It has been a couple of years since I discussed the topic of Kirby Kolors (Kirby Kolor, a Kirby Myth and Kirby Kolors, Revisited). Here I though I would write about some true Kirby Kolors, although they are rather special cases.
Recently Kirby scholar and former assistant Steve Sherman sent me some scans of comic art still in the possession of the Kirby family. The one I show above was the original art for the cover of Prize Comics Western #88 (July 1951). This art was not done by Jack Kirby but instead was penciled by John Severin. Bill Elder inked much of the work that Severin did for Prize comics but I cannot say if that was the case here. But the thing that makes this work truly unusual is the coloring that has been applied. The color guides provided to the printers were originally done on silver prints of the line art, not on the original art itself. That this was true in for this cover can be seen on the many differences between the art and the published cover. For instance the original art shows American Eagle with a bright orange band in his head piece that was colored blue or cyan on the published cover. The teepees in the background of the art show a variety of colors while on the actual cover they are all light orange. The bush in the lower right corner has three colors in the art but a single green on the printed version.
The original art for the #88 cover has an overall reddish tone. This was not the original intent of the colorist but is the result of deterioration over time. The colors were applied to the art using dyes as opposed to a pigment based material. While direct sunlight should always be avoided with colored art, those based on dyes are particularly susseptical to damage by light. The presence of matting in the above image suggests that is what happened here. While there is good reason to believe that originally blue and green played a much more important part presently only some limited areas of green are left and even they seem to be rather dingy. I believe that the very faint pink band in American Eagle’s head piece was originally a bright blue.
While the colors have changed there is still much that can be seen in the original art. In particular notice how American Eagle’s skin tone is varied to suggest volume. Volume was also suggested in the published cover although the details are very different (as I said the coloring of the original art was not done as a color guide). Such use of gradient coloring was not that unusual for comic book covers at that time as the greater quality printing of covers allowed for such effects.
Prize Comics Western #89 (September 1951) pencils by John Severin
The original art for the Prize Comics Western #89 cover (September 1951) is similarly colored and shows the same deterioration. Again it is the blue and perhaps green colors that were most affected. Note the soldier that has collapsed at the bottom of the image. His uniform appears grey except for the lowest part of his left arm where the blue survives.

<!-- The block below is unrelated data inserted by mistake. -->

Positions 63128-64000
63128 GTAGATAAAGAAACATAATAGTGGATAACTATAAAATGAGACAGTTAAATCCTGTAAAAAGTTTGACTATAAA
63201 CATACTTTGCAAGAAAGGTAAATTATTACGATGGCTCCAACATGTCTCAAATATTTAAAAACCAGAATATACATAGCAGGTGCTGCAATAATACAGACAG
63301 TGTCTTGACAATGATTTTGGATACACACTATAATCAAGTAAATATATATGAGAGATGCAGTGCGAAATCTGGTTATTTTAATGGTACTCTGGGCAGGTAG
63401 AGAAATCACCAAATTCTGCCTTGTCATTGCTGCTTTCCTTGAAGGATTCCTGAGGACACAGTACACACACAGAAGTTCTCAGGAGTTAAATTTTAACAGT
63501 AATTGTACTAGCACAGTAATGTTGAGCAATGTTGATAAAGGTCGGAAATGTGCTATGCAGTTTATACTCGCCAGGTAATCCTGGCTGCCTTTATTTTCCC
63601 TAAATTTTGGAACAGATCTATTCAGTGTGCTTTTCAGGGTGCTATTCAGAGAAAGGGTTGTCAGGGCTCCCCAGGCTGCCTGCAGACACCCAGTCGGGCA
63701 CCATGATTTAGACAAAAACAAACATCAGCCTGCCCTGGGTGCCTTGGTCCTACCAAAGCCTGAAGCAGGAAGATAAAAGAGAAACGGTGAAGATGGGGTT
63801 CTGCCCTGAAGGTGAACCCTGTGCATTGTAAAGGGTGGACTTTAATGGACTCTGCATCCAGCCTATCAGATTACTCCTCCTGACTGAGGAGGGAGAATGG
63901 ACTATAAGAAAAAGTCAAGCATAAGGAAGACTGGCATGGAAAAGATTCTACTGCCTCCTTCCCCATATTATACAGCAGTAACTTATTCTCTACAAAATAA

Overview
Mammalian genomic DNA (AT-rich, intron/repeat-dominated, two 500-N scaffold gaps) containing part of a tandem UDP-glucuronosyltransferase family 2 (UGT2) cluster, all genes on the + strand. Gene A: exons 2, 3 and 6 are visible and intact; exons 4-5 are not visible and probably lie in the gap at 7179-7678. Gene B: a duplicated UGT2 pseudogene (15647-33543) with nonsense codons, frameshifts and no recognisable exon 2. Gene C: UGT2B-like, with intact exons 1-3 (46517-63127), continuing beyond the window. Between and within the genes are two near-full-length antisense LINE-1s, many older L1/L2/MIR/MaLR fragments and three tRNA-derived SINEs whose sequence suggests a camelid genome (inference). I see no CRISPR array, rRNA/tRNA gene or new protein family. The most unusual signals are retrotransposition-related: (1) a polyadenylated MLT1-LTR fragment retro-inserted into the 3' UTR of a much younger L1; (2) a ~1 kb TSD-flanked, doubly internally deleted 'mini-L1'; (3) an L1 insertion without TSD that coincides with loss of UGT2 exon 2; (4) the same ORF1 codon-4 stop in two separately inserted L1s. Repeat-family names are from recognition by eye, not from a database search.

It may seem odd that Jack Kirby would have these two pieces of art in his own collection. After all it does not appear that Simon and Kirby had produced the art for Prize Comics Western other then supply a couple of covers (for PCW #75 and #83, April 1949 and August 1950 respectively). However Prize Comics did not have a seperate bullpen. The colorist that Prize employed, Joe Genalo, did his work in the Simon and Kirby studio. I suspect that art for Prize Comics Western was delivered to the studio as well. Jack would certainly have a chance to see that art and pick up a couple of nice covers after their usefullness to production had ended. Original art was not highly valued at that time.
The Severin covers were not the only pieces of art from Jack Kirby’s collection that had been colored. The first two pages from “Tough Little Varmint” (Bullseye #5, April 1955) were also originally owned by Kirby and had been covered. Fortunately the dyes have not deteriorated very much if at all. A comparison with the published version shows even more clearly that the coloring was not meant for use as a color guide. Not only are there some rather unusually coloring present there is also frequent use of different color tones on what normally have been a single color. For instance the pants of the man in the background of panel 1, the face of the eating man in panel 2, or the face of the background man in panel 4.
The case that the above works were colored by Jack Kirby is not completely air tight. However there are other pieces that pased through Jack’s hands that are similarly colored so it seems quite likely that he colored all of them. Nor was it only other artists that Kirby colored, he did so on some of his own pieces as well. A nice Boys’ Ranch double page pinup can be seen in that great site What if Kirby (see the site’s Boys’ Ranch #4).
There is another Simon and Kirby piece of original that has been colored. The above Fighting American art was originally conceived as a cover for the first issue but instead ended up as an oversize story panel. Some have claimed that this piece also was colored by Kirby but there are problems with that attribution. When Simon and Kirby’s collaboration ended this piece belonged to Joe Simon. Joe eventually reworked the image to use as a cover for Sick #42 (February 1966). But the proof of the correct coloring attribution comes from a photograph that Joe Simon has showing him at work coloring it. An examination of an enlargement of the photo shows that coloring was not yet finished with the blue missing from Fighting American’s costume. The coloring of the original art must have been done prior to the Sick cover since except for the replaced Speedboy the coloring between the two are identical.